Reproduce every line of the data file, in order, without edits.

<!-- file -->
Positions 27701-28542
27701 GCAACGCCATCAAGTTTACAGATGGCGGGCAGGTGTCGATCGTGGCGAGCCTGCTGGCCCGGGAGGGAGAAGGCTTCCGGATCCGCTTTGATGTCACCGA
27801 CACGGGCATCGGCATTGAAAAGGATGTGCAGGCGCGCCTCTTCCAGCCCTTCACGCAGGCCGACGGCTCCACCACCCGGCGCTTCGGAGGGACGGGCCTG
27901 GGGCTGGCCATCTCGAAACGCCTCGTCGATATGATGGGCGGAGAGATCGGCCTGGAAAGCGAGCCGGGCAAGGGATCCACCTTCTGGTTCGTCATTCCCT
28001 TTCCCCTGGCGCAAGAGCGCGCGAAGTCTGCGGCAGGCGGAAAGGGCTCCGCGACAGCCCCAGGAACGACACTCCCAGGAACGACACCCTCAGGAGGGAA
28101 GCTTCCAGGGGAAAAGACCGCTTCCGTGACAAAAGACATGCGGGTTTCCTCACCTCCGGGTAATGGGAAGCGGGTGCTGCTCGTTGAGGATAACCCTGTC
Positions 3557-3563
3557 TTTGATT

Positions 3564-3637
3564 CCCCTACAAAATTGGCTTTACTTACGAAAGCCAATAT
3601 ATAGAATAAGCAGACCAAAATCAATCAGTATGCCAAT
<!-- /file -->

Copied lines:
Positions 27701-28542
27701 GCAACGCCATCAAGTTTACAGATGGCGGGCAGGTGTCGATCGTGGCGAGCCTGCTGGCCCGGGAGGGAGAAGGCTTCCGGATCCGCTTTGATGTCACCGA
27801 CACGGGCATCGGCATTGAAAAGGATGTGCAGGCGCGCCTCTTCCAGCCCTTCACGCAGGCCGACGGCTCCACCACCCGGCGCTTCGGAGGGACGGGCCTG
27901 GGGCTGGCCATCTCGAAACGCCTCGTCGATATGATGGGCGGAGAGATCGGCCTGGAAAGCGAGCCGGGCAAGGGATCCACCTTCTGGTTCGTCATTCCCT
28001 TTCCCCTGGCGCAAGAGCGCGCGAAGTCTGCGGCAGGCGGAAAGGGCTCCGCGACAGCCCCAGGAACGACACTCCCAGGAACGACACCCTCAGGAGGGAA
28101 GCTTCCAGGGGAAAAGACCGCTTCCGTGACAAAAGACATGCGGGTTTCCTCACCTCCGGGTAATGGGAAGCGGGTGCTGCTCGTTGAGGATAACCCTGTC
Positions 3557-3563
3557 TTTGATT

Positions 3564-3637
3564 CCCCTACAAAATTGGCTTTACTTACGAAAGCCAATAT
3601 ATAGAATAAGCAGACCAAAATCAATCAGTATGCCAAT